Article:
2 former employees suing Church's Chicken after floor collapse

Two employees who sustained severe burns when a floor collapsed at a Church's Chicken in Livingston are suing for $150 million.

A second lawsuit was filed Friday against the companies that own and manage Church’s Chicken in Livingston.

Three fast food employees were injured when the floor collapsed during their shift Aug. 1. Heavy machinery and the fryer fell on them and severely burned their bodies.

Thirty-five-year-old Hugolina Guerrero and 18-year-old Joselyn Gonzalez are suing for $150 million. Erica Acevedo, the other victim, filed a separate lawsuit seeking $50 million.

All three women are still in the hospital. Doctors had been performing skin grafts on Gonzalez after the hot oil burned 75 percent of her body.

Photos: Floor collapse at Church's Chicken

Attorney Benny Agosto Jr. sat in front of pictures of his clients that showed the before, the after and the proof he said the management companies involved showed gross negligence.

“The hot boiling oil came upon the women and I can tell you in all the years of experience I have, I have never seen such horrific injuries,” said Agosto. “Total chaos broke out, screaming smoke smoldering.”

Some of the customers jumped over the counter and were able to pull out Acevedo and Gonzalez, but Hugolina was trapped and had to wait for firefighters.

“She will never be the same mother, person again. Her scars run from head to toe,” said Agosto.

RELATED: Victim in Church's Chicken floor collapse files lawsuit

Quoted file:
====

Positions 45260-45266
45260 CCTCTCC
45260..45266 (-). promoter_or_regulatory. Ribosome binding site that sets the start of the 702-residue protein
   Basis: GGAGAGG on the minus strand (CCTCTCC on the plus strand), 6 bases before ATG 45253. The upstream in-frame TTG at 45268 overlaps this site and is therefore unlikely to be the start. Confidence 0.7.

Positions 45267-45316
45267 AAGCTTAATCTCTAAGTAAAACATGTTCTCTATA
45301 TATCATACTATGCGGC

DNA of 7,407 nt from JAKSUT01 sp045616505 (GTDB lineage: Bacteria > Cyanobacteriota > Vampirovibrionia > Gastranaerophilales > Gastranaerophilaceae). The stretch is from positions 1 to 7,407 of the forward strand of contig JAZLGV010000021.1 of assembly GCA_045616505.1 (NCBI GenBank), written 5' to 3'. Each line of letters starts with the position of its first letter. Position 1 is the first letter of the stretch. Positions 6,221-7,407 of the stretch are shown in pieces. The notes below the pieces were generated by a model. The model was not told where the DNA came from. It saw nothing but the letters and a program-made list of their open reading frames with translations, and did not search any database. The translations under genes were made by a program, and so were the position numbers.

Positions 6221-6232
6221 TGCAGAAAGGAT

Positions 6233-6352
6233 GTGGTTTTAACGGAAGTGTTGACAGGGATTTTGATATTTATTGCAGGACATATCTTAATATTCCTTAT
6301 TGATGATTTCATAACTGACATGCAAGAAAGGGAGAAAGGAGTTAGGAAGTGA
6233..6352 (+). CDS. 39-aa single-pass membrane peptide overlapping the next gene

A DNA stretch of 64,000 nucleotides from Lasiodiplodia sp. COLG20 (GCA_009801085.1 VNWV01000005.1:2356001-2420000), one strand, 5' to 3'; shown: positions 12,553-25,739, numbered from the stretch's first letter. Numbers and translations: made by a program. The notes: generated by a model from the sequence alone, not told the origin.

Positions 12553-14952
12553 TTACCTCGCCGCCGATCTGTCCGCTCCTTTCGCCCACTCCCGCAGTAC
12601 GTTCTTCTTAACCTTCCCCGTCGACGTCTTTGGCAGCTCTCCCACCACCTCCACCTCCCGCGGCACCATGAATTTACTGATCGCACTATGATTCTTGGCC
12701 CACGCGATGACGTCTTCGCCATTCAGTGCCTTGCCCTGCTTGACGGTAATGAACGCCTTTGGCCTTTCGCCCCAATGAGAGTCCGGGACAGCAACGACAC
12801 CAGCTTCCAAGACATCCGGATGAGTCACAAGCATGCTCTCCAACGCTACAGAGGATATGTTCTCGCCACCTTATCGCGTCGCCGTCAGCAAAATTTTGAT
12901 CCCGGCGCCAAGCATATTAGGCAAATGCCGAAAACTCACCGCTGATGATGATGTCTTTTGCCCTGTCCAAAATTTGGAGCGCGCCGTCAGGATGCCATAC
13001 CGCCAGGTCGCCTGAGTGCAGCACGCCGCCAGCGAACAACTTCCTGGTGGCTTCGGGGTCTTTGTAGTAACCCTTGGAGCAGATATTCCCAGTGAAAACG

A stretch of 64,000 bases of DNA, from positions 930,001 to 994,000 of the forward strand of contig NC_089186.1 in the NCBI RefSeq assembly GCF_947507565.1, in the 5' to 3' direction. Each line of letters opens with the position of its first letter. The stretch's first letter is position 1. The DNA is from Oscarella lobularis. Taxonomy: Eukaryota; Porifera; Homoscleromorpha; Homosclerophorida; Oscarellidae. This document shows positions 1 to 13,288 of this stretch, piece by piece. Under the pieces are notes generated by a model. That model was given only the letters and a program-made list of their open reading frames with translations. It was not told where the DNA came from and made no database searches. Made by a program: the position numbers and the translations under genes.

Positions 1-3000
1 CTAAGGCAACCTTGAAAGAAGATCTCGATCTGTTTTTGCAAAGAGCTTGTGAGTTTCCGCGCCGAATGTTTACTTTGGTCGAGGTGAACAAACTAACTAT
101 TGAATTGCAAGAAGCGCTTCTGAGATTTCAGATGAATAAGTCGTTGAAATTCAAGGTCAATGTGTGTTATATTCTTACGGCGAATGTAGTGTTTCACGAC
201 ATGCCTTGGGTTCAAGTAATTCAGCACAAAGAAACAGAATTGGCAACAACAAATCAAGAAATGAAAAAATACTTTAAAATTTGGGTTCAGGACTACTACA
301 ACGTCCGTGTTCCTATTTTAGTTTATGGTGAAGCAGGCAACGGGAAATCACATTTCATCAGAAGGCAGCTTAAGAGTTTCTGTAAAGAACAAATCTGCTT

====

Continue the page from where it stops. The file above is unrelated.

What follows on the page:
Agosto is going after three companies, Triangle Capital properties, LLC, and Store Master Funding 8—those in charge of the building itself—and the local franchise owner, CT Restaurants L.P.

He said he has proof managers were told about the floor on several occasions over the years, including just weeks before the accident.

“There is a service person that gave warning to management, ‘there is a rotten floor. The beams are rotten and rusty. The floor is rusty with grease going through it and it needs to be repaired,’” said Agosto.

The job they took pride in ruined their lives, and now Agosto’s concern is for the dozens of restaurants these companies continue to run, he said.

“Not only failed these women that are working there. They have to be, as we say in the law, taught a lesson,” said Agosto.

Agosto said he’s not planning to sue Church’s Chicken corporation so that it does not disrupt his clients’ current healthcare.

We attempted to contact the Church’s Chicken franchise owner of the Livingston location but was unsuccessful.


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